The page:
Two and a half years ago I wrote an article about identity management vendor Bitium. The company, who covered the entire identity and access management life-cycle, had just signed a partnership with Google whereby Google would offer Bitium’s product in the Google Apps Marketplace (as it was then called before Google Apps became the far more hip G-Suite.)

As I reflected upon at the time, Google was one of the earlier cloud-based office productivity suites, and had gained momentum primarily because their #1 competitor, Microsoft Office, was so vehement (at the time) in its distaste for all things cloud. Since then, Microsoft has got a new CEO, a new dose of humility and a new perspective on what is really happening in the world and, to be frank, seems to be absolutely hitting it out of the park with its own cloudy Office suite, Office 365.

Notwithstanding Microsoft’s success, Google has also had something of a revolution itself and the appointment of Diane Greene, co-founder and former CEO of VMware, to run all things cloud at Google has infused a strong sense of enterprise thinking into the business. And it is this change of thinking that has really been needed – Google’s attitude was historically a tech-driven one of “we know what is best for organizations” whereas the company is now moving to more of a partnership model where they appreciate that not all enterprises are at the same level.

As I said at the time, when reflecting upon the then partnership between Bitium and Google:

So if you’re Google, you’re spending lots of time thinking about what you need to do to really get enterprises across the line. And if you’re a security vendor, you’re well aware that the broader security piece is a very important requirement that enterprises have, but one that is poorly met by Google itself.

Why is this stuff important?

In Google quest to broaden its G-Suite franchise, Bitium played a big role. Google wants to attract enterprise customers and many of those organizations have some specific requirements when it comes to security. Those requirements are increasingly in the spotlight given recent high-profile data breaches – security is the theme du jour for enterprise CIOs.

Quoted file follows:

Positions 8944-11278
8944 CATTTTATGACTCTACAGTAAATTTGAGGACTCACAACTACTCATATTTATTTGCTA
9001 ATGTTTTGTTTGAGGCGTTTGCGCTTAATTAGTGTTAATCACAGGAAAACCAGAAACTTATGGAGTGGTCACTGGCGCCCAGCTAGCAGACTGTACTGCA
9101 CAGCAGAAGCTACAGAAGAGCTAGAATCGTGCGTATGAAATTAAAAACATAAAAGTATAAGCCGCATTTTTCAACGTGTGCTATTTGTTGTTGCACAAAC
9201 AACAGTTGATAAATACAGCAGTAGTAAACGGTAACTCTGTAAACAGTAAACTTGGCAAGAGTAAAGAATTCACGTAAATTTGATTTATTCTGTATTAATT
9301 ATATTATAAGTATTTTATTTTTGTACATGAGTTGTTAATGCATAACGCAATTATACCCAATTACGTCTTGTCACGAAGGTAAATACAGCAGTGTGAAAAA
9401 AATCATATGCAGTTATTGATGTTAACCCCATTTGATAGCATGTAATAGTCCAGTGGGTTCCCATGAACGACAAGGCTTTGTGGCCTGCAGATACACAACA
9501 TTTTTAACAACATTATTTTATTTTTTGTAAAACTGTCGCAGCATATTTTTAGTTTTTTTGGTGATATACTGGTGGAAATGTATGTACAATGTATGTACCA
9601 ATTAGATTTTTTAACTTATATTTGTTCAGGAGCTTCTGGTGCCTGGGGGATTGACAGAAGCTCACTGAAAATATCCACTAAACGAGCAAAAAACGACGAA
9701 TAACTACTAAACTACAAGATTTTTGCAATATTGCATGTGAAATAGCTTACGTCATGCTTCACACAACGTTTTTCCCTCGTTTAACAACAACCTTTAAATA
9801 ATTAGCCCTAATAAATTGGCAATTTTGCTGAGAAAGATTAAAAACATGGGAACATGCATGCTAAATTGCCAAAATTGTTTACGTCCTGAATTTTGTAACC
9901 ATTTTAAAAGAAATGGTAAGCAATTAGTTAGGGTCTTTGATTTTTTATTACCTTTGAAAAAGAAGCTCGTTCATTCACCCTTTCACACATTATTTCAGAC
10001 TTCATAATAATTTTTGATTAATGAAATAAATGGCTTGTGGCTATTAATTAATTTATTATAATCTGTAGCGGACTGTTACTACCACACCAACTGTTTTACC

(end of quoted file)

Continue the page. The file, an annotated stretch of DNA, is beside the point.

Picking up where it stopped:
Bitium gives G-Suite admins the ability to manage all of their business’ apps users and groups in one place, leveraging the G-Suite user directory. Once installed, users and groups will automatically sync from Google to Bitium, eliminating the need to manage two separate directories when adding and revoking access to various applications. As an example, using Bitium, administrators can create new accounts with their preferred CRM system or cloud storage provider by simply adding the user to the appropriate group in their Google Control Panel. Administrators also have access to insights, reports, audit logs and details on app spend to help manage IT costs and not pay for apps they aren’t using regularly. As I said at the time, it’s a logical offering that, frankly, Google should be delivering itself.

And now they will

It’s taken awhile, but Google has finally realized that it needs to do this stuff natively. As I reflected when the partnership was announced:

But the reality is, and we’ve seen this time and time again, that Google doesn’t really “get” enterprise. So it relies, and the customer-base relies, on third party partners to fill in the holes.

Well, we can finally strike that statement down as Google is now (finally) acquiring Bitium to offer a broad identity offer in the cloud. As Google itself stated in talking about the deal, kind of channeling what I said back in the day:

With the acquisition of Bitium, Google Cloud will gain capabilities to help us deliver on our Cloud Identity vision. Our enterprise customers want a comprehensive solution for identity and access management and SSO that works across their modern cloud and mobile environments. Bitium helps us deliver a broad portfolio of app integrations for provisioning and SSO that complements our best in class device management capabilities in the enterprise.

MyPOV

An obvious acquisition, and one which plugs some existing holes in the Google portfolio. Well done to Bitium, and well done to Google for building out what enterprises need.

Ben Kepes

Ben Kepes is a technology evangelist, an investor, a commentator and a business adviser. Ben covers the convergence of technology, mobile, ubiquity and agility, all enabled by the Cloud. His areas of interest extend to enterprise software, software integration, financial/accounting software, platforms and infrastructure as well as articulating technology simply for everyday users.

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